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    Abstract
    Introduction
    Case Report
    Discussion
    References

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CASE REPORT
Year : 2003  |  Volume : 69  |  Issue : 7  |  Page : 37-38

Papuloerythroderma of ofuji-is it a homogeneous entity?


Department of Dermatology, Venereology & Leprology, Mahatma Gandhi National Institute of Medical Sciences, Sitapura, Jaipur.

Correspondence Address:
C-118, Shivaji Marg, Tilak Nagar, Jaipur-302 004

   Abstract 

A case of papuloerythroderma of Ofuji, who presented with erythroderma comprising of multiple coalescing papules, deck chair sign and eosinophilia, is reported. Parior case reports of this syndrome have variably mentioned associated features like lymphadenopathy, nailfold and buttock infarcts and palmoplantar keratoderma, visceral malignancies, laboratory features like circulating Sezary cells, and biopsy findings like exocytosis, vessel wall thickeningor extravasation of red blood cells, which were not evident in this patient. This inconsistency in findings points towards heterogeneous nature of the disorder.

How to cite this article:
Gulati R. Papuloerythroderma of ofuji-is it a homogeneous entity?. Indian J Dermatol Venereol Leprol 2003;69, Suppl S1:37-8


How to cite this URL:
Gulati R. Papuloerythroderma of ofuji-is it a homogeneous entity?. Indian J Dermatol Venereol Leprol [serial online] 2003 [cited 2019 Jun 19];69, Suppl S1:37-8. Available from: http://www.ijdvl.com/text.asp?2003/69/7/37/5851



   Introduction Top

Papuloerythroderma of Ofuji is a rare intensely pruritic generalized eruption of unknown etiology characterized by peripheral eosinophilia and typical deck chair sign.[1] Largely a clinical diagnosis, the disorder has also been shown to be variably associated with lymphopenia, high serum IgE level, Langerhans cells in the dermis, and even circulating Sezary cells.[2] Biopsy usually reveals a mixed upper dermal infiltrate, mostly comprising of lymphocytes, histiocytes and eosinophils. Variable pathological changes are also evident in the epidermis and vessel walls in upper dermis. Following is description of a similar case with some variation from the usual.


   Case Report Top

A 70-year-old man presented in the Dermatology out patient department with a generalized erythematous eruption associated with intense itching. The eruption had started on the trunk ten years back, and within a span of two years had covered the entire body.
Cutaneous examination revealed erythroderma composed of coalescing papular lesions, but remarkably sparing the body folds, especially anterior transverse abdominal ones - the typical deck chair sign. Excoriations were a pointer towards itchy nature of the lesions. There was no lymphadenopathy or cutaneous infarcts, though few lesions of senile purpura were evident on the dorsa of forearms.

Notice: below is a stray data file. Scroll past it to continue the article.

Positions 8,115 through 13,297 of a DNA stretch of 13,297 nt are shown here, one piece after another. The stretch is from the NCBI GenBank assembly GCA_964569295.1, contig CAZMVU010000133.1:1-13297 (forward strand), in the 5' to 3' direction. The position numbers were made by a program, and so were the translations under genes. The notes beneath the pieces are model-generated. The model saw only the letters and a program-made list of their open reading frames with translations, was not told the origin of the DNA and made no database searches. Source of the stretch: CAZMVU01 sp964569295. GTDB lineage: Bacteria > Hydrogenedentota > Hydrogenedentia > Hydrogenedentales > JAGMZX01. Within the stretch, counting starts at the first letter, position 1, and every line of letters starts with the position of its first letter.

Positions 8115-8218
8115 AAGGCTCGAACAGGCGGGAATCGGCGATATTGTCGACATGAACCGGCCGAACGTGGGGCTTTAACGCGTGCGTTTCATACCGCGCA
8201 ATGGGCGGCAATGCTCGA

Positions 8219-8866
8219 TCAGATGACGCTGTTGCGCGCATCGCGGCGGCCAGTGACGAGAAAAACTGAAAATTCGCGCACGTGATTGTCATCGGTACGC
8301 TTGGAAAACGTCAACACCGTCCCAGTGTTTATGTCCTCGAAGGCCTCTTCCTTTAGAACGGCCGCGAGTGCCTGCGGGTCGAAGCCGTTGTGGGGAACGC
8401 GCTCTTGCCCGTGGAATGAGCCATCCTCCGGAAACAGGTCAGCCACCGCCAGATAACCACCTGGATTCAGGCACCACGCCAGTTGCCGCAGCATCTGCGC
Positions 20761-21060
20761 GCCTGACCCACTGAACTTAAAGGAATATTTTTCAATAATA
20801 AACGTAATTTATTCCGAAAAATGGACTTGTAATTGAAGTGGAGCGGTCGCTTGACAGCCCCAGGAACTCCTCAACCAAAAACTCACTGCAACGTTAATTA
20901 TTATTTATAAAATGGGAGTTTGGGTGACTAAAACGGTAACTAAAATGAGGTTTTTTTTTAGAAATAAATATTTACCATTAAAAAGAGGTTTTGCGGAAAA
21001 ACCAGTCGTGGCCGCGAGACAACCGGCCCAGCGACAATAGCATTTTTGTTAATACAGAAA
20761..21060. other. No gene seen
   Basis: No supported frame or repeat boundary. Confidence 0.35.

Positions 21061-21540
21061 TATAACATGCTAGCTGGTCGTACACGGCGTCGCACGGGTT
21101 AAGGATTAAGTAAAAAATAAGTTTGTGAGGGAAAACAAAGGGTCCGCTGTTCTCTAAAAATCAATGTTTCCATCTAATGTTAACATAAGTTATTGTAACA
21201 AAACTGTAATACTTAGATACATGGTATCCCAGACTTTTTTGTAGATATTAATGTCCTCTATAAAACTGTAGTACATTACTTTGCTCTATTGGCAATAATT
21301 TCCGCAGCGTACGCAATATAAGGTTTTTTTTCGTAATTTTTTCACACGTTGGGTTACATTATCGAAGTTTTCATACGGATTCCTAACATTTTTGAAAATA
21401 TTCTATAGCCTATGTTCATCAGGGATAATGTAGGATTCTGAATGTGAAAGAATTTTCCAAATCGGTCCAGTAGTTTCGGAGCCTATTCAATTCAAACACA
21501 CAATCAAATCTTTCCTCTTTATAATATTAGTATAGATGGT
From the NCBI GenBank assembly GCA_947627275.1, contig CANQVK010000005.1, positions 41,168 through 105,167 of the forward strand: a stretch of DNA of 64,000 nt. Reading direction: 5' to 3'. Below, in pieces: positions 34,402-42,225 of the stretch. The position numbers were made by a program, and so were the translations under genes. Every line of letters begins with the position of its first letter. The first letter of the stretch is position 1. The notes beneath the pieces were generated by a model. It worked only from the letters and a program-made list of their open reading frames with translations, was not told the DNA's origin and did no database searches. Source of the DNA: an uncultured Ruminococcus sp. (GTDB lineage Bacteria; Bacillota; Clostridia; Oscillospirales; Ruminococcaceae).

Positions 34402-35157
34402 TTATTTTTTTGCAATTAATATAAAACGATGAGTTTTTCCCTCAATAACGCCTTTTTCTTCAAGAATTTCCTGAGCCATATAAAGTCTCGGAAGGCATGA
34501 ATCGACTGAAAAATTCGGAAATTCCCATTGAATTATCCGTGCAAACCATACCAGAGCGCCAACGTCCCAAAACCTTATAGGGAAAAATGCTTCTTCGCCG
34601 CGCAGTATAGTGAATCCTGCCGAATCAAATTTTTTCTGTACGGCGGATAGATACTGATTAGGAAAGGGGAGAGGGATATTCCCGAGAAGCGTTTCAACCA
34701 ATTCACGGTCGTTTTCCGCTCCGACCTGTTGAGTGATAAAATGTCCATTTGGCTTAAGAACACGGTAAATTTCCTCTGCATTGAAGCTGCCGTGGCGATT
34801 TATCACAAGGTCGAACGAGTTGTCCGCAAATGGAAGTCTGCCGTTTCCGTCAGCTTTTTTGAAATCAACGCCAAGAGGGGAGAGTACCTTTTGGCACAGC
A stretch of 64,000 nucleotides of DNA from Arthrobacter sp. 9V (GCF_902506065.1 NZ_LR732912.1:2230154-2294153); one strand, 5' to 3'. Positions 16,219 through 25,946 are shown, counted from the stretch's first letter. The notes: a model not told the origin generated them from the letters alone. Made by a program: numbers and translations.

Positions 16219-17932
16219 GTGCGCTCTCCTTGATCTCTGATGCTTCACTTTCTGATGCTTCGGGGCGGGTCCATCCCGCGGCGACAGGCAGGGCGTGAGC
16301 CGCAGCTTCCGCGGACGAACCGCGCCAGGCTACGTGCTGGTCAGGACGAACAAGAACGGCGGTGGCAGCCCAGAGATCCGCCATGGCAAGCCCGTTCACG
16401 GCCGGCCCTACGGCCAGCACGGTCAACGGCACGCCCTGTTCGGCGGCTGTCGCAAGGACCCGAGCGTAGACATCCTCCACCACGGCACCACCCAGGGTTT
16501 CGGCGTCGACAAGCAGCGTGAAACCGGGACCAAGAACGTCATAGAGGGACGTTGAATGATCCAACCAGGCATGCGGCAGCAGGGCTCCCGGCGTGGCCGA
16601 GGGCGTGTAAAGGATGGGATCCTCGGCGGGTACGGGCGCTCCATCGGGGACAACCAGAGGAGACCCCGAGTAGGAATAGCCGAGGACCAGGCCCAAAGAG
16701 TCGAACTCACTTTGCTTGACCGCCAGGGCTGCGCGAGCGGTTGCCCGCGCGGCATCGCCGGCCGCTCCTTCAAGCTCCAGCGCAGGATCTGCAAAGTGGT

Laboratory investigations showed marked eosinophilia of 11%, while serum IgE level was in normal range. Skin biopsy from the anterior abdominal wall showed hyperkeratosis, acanthosis, focal spongiosis, moderate upper dermal infiltrate composed of lymphocytes and few eosinophils, and mild vessel wall dilatation. No exocytosis, vessel wall thickening or extravasation of red blood cells as seen. In the past, the patient had intermittently taken treatment, the nature of which was unknown. He was treated with oral prednisolone 40 mg daily (gradually tapered), antihistamines, topical betamethasone dipropionate and emollients. Improvement was evident in the form of partial remission of eruption at the end of one month.

   Discussion Top

The presence of papuloerythroderma, deck chair sign and eosinophilia in the above case favour the diagnosis of Ofuji's disease. But contrary to the cases reported before, this patient had no evidence of high serum IgE level, lymphopenia, exocytosis, vessel wall thickening or extravasation of red blood cells. Apart from this, associated variable clinical features like lymphadenopathy, nailfold and buttock infarcts and palmoplantar keratoderma, visceral malignancies, and laboratory features like circulating Sezary cells, as mentioned by many authors, were also absent.[3],[4],[5] This points to heterogeneity of the disease, which tends to manifest in more than one form, or may be the cases represent variants of a single disorder. This question will remain unanswered till the root cause of this rare enigmatic entity comes to light. 

   References Top

1.Ofuji S, Furukawa F, Miyachi Y et al. Papuloerythroderma. Dermatologica 1984; 169;125-130.  Back to cited text no. 1    
2.Tay YK, Tan KC, Wong WK et al. Papuloerythroderma of Ofuji: a report of three cases and review of the literature 1994; 130:773-776.  Back to cited text no. 2    
3.Staughton R, Langtry J, Rowland Payne C. Papuloerythroderma: the first European case. In:Clinical dermatology, Edited by Wilkinson DS et al., Stuttgart: Schattauer, 1987; 181-182.  Back to cited text no. 3    
4.Ofuji S. Papuloerythroderma. J Am Acad Dermatol 1990; 22:697.  Back to cited text no. 4    
5.Grob JJ, Collet-Villette AM, Horchowski N, et al. Ofuji papuloerythroderma. Report of a case with T-cell skin lymphoma and discussion of the nature of this disease. J Am Acad Dermatol 1989; 20:927-931.  Back to cited text no. 5    

 

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